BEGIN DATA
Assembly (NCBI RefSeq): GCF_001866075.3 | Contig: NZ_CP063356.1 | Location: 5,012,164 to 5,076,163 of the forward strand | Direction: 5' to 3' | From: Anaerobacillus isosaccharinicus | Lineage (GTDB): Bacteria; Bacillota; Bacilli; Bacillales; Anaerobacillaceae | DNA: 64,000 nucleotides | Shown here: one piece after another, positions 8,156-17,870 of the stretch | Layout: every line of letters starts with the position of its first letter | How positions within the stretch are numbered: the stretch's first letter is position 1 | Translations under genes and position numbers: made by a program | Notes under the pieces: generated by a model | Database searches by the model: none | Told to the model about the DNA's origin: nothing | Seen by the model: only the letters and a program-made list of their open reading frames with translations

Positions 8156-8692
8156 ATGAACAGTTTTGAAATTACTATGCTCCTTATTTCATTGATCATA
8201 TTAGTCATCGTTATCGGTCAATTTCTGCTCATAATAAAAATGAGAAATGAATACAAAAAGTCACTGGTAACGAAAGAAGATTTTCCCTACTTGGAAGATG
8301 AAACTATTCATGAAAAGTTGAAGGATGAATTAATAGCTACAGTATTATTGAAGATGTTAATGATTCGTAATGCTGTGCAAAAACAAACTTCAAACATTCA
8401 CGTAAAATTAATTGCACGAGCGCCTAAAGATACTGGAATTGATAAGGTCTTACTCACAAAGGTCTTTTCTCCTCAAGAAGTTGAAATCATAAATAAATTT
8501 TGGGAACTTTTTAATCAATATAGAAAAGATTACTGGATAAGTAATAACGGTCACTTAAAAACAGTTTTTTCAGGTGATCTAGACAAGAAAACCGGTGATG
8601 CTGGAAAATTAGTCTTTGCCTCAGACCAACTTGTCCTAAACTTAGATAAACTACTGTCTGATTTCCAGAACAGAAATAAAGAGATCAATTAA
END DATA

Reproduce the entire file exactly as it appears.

Assembly (NCBI RefSeq): GCF_001866075.3 | Contig: NZ_CP063356.1 | Location: 5,012,164 to 5,076,163 of the forward strand | Direction: 5' to 3' | From: Anaerobacillus isosaccharinicus | Lineage (GTDB): Bacteria; Bacillota; Bacilli; Bacillales; Anaerobacillaceae | DNA: 64,000 nucleotides | Shown here: one piece after another, positions 8,156-17,870 of the stretch | Layout: every line of letters starts with the position of its first letter | How positions within the stretch are numbered: the stretch's first letter is position 1 | Translations under genes and position numbers: made by a program | Notes under the pieces: generated by a model | Database searches by the model: none | Told to the model about the DNA's origin: nothing | Seen by the model: only the letters and a program-made list of their open reading frames with translations

Positions 8156-8692
8156 ATGAACAGTTTTGAAATTACTATGCTCCTTATTTCATTGATCATA
8201 TTAGTCATCGTTATCGGTCAATTTCTGCTCATAATAAAAATGAGAAATGAATACAAAAAGTCACTGGTAACGAAAGAAGATTTTCCCTACTTGGAAGATG
8301 AAACTATTCATGAAAAGTTGAAGGATGAATTAATAGCTACAGTATTATTGAAGATGTTAATGATTCGTAATGCTGTGCAAAAACAAACTTCAAACATTCA
8401 CGTAAAATTAATTGCACGAGCGCCTAAAGATACTGGAATTGATAAGGTCTTACTCACAAAGGTCTTTTCTCCTCAAGAAGTTGAAATCATAAATAAATTT
8501 TGGGAACTTTTTAATCAATATAGAAAAGATTACTGGATAAGTAATAACGGTCACTTAAAAACAGTTTTTTCAGGTGATCTAGACAAGAAAACCGGTGATG
8601 CTGGAAAATTAGTCTTTGCCTCAGACCAACTTGTCCTAAACTTAGATAAACTACTGTCTGATTTCCAGAACAGAAATAAAGAGATCAATTAA